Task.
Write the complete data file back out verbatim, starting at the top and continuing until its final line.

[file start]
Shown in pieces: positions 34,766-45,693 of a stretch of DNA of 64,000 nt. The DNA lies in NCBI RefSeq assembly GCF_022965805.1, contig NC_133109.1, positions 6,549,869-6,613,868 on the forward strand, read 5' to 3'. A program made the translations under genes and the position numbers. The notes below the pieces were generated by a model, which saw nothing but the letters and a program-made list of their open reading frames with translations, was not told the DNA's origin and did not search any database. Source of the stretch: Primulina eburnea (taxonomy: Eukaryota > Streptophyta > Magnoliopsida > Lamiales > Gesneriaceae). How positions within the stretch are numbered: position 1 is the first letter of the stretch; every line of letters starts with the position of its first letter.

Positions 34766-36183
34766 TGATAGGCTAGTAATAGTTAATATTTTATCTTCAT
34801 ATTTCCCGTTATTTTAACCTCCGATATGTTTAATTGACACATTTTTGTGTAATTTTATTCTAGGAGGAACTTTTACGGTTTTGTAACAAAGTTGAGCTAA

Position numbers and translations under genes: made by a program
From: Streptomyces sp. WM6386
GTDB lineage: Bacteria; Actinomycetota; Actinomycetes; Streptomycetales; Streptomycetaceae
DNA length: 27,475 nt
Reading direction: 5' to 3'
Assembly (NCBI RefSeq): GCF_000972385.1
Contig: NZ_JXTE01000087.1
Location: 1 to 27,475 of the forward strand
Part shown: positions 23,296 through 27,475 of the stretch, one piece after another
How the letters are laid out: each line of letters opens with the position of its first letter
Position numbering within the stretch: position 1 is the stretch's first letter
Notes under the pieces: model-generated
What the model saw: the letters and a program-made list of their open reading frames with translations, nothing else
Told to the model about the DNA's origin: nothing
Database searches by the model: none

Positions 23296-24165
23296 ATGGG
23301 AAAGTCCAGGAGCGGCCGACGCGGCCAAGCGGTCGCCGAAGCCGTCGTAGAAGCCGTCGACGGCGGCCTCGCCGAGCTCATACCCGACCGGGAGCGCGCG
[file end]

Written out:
Shown in pieces: positions 34,766-45,693 of a stretch of DNA of 64,000 nt. The DNA lies in NCBI RefSeq assembly GCF_022965805.1, contig NC_133109.1, positions 6,549,869-6,613,868 on the forward strand, read 5' to 3'. A program made the translations under genes and the position numbers. The notes below the pieces were generated by a model, which saw nothing but the letters and a program-made list of their open reading frames with translations, was not told the DNA's origin and did not search any database. Source of the stretch: Primulina eburnea (taxonomy: Eukaryota > Streptophyta > Magnoliopsida > Lamiales > Gesneriaceae). How positions within the stretch are numbered: position 1 is the first letter of the stretch; every line of letters starts with the position of its first letter.

Positions 34766-36183
34766 TGATAGGCTAGTAATAGTTAATATTTTATCTTCAT
34801 ATTTCCCGTTATTTTAACCTCCGATATGTTTAATTGACACATTTTTGTGTAATTTTATTCTAGGAGGAACTTTTACGGTTTTGTAACAAAGTTGAGCTAA

Position numbers and translations under genes: made by a program
From: Streptomyces sp. WM6386
GTDB lineage: Bacteria; Actinomycetota; Actinomycetes; Streptomycetales; Streptomycetaceae
DNA length: 27,475 nt
Reading direction: 5' to 3'
Assembly (NCBI RefSeq): GCF_000972385.1
Contig: NZ_JXTE01000087.1
Location: 1 to 27,475 of the forward strand
Part shown: positions 23,296 through 27,475 of the stretch, one piece after another
How the letters are laid out: each line of letters opens with the position of its first letter
Position numbering within the stretch: position 1 is the stretch's first letter
Notes under the pieces: model-generated
What the model saw: the letters and a program-made list of their open reading frames with translations, nothing else
Told to the model about the DNA's origin: nothing
Database searches by the model: none

Positions 23296-24165
23296 ATGGG
23301 AAAGTCCAGGAGCGGCCGACGCGGCCAAGCGGTCGCCGAAGCCGTCGTAGAAGCCGTCGACGGCGGCCTCGCCGAGCTCATACCCGACCGGGAGCGCGCG